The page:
Technology has become an indispensable part of our lives. Most of us own smartphones or digital assistants, nearly two each in the UAE according to the Telecommunications Regulations Authority (TRA). We use apps to navigate, check the weather forecast, order groceries, and pay our bills. According to Statista.com, an average of 1,434 mobile apps were released through the Apple App Store every day this year. That’s a lot of choice when seeking help with our daily tasks.
But, how are we using these apps to improve our lives? And are they smart enough to do so?
What if technologies, like the Internet of Things (IoT) and Artificial Intelligence (AI), could anticipate our wants and needs based on past behaviour, expressed preferences, identified habits, owned data, our location and the environment we are in, to offer seamless solutions to our daily requirements in real time? According to McKinsey, IoT will be one of the three most impactful technologies in our lives by the year 2030 and could ensure that smart technology becomes subtly omnipresent throughout our day.
The technologies we have today can be categorised in two ways. One is focused on us – our online and offline environments, and our activities and behaviours therein. These technologies collect data which is assimilated, analysed and extrapolated to anticipate our needs at any given point in time. The second is focused on instilling intelligence in systems to grow their capabilities to interact with each other without human intervention, and use the data to take actions to serve and delight us. Dr Koert Van Mensvoort describes this as ‘Next Nature’ which revolves around the idea that our technological environment has become so complex, omnipresent and autonomous that it is best perceived as a nature of its own.
So how do we harness this ‘Next Nature’ to improve our lives? At the moment, these technologies are not quite as interconnected as they could be; they’re still being used independently of each other in many instances.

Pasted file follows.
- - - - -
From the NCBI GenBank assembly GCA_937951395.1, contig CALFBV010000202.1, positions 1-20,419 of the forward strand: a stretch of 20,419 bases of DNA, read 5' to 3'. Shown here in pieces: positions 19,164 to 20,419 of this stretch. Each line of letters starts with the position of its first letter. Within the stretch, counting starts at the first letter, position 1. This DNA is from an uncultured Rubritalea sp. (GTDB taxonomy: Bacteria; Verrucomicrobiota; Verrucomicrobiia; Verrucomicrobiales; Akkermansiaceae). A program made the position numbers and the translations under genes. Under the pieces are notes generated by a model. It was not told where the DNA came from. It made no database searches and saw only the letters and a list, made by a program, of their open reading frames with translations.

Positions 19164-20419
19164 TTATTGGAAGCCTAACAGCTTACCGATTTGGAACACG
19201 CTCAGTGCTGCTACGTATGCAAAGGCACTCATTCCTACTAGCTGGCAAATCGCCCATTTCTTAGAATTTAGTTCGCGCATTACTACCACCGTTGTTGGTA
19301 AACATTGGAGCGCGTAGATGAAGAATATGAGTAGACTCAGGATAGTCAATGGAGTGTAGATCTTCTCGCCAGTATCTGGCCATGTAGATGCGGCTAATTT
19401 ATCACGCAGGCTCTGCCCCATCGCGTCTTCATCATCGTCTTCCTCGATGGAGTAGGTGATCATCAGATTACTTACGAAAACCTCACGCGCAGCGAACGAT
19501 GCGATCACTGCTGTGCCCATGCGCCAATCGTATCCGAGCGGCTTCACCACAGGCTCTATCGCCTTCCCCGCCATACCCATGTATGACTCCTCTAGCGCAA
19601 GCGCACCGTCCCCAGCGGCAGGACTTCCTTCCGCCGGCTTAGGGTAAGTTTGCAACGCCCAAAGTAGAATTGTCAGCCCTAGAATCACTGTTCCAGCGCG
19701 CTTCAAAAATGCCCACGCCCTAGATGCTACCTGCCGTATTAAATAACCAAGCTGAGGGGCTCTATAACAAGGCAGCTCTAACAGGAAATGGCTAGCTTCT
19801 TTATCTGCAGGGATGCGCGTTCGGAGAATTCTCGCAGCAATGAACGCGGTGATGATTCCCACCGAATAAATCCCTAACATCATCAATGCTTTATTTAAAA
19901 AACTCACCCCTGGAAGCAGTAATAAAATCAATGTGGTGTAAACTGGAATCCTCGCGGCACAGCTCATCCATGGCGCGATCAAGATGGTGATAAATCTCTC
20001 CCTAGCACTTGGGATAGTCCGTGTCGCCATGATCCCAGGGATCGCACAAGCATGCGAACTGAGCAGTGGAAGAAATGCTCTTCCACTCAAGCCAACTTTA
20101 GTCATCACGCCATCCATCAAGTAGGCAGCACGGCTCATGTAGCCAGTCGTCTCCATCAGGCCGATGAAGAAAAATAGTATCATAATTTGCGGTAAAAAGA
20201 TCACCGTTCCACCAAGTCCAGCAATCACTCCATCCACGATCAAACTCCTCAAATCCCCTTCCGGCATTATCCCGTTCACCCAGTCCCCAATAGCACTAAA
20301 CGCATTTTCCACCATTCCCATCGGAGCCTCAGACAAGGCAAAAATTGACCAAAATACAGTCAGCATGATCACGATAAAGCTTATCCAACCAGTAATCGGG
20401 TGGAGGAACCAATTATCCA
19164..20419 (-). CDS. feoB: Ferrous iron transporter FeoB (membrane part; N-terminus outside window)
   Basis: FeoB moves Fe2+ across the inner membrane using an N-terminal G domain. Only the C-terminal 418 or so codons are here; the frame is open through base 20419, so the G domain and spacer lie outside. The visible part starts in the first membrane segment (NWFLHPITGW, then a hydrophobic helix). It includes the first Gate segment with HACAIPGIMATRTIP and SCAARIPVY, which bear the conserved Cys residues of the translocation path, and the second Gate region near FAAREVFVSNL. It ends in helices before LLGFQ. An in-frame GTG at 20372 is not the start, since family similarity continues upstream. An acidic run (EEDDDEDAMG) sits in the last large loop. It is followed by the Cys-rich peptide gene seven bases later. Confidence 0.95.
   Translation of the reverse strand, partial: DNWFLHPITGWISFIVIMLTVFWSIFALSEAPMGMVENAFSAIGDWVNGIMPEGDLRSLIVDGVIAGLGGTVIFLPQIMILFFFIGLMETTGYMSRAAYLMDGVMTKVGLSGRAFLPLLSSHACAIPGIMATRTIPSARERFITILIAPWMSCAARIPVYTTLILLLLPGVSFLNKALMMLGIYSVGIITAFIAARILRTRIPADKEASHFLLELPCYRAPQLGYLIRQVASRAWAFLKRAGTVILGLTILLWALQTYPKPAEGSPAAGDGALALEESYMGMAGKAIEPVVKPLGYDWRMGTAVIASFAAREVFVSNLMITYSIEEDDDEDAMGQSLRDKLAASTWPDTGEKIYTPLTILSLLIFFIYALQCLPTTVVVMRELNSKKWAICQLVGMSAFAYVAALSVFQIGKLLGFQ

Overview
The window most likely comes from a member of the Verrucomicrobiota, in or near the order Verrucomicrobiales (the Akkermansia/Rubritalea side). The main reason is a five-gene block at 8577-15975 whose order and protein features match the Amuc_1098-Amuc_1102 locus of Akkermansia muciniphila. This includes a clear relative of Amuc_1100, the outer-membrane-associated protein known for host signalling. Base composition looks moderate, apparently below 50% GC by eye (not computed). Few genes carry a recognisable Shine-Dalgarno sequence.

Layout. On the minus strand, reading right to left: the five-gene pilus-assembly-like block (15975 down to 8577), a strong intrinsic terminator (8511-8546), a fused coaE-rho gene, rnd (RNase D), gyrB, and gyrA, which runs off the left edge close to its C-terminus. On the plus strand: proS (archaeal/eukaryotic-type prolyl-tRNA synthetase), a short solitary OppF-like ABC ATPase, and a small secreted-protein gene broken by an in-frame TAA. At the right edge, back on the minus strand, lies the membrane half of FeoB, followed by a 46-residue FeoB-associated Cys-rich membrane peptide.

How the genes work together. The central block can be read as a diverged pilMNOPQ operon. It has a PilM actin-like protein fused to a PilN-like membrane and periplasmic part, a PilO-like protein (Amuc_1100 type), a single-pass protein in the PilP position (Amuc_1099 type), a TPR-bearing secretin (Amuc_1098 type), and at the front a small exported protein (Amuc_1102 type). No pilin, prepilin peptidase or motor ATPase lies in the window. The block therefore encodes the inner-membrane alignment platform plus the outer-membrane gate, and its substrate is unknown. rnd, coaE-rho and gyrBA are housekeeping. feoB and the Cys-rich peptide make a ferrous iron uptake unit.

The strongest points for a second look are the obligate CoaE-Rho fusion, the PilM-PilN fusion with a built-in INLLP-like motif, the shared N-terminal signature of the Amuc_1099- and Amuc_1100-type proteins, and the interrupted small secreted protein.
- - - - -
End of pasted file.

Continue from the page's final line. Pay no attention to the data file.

Imagine a scenario where they are perfectly aligned. You are wearing a smartwatch, which helps you monitor certain aspects of your health, but what if the device not only provided you with useful information, but took actions to improve your lifestyle, to positively impact your wellbeing or even alert medical professionals to come to your aid when in need? With IoT and AI technologies, your wearable device could connect to your shopping basket at the grocery store, suggesting options that could improve your diet or remind you to take your heart medication. Furthermore, if the device noticed a serious concern that could be life threatening, it could alert the emergency services to your exact location and literally save your life.
With the number of connected wearable devices worldwide expected to jump from 526 million in 2016 to over 1.1 billion in 2022, the potential to help humankind is substantial.
Technology can also make our daily lives much more convenient. When you go to a mall, there are so many things you can do – eat, shop, watch a movie, or just hang out. The whole ecosystem of the mall can be digitalised, so that you are recognised the moment you enter and your experience can be specially customised for you. Your parking slot is reserved for your arrival. You receive a discount code for Magic Planet so that your kids can play while you shop for their birthday present. Your personal assistant reminds you to buy pet food and that new WiFi booster you’ve Googled seven times. It also tells you the movie you wanted to see is starting in 15 minutes and ends in sync with the kids’ play time. Brilliant! You book the movie on an app, and a concierge meets you at the movie entrance to take your shopping bags and load them into your car. They already know what you’ve bought, how to store it, and where your car is. The cinema knows you love salted caramel popcorn, which you were able to pre-order and have delivered to your seat. And all of this could happen intuitively.
That’s how closely technology can be integrated into our lives. The integration should be so unobtrusive and seamless that we begin to rely on it intuitively. There should be “wow” experiences so often they become the norm. This is something that businesses – especially customer-focused ones – must prioritise if they want to win the loyalty of their customers. Experiences such as these should extend across ecosystems, wherever you go.
Connected technologies have huge potential to not only make our lives easier and better, but also help us work towards the greater good. Because IoT is about connecting and controlling previously unconnected things, its applications are virtually endless. Governments and businesses must continue to explore new ways of using technology to make the world a safer, more prosperous, and more sustainable place to live. We, as consumers, should look forward to a future where we do what we love and leave the behind-the-scenes work to smart technologies.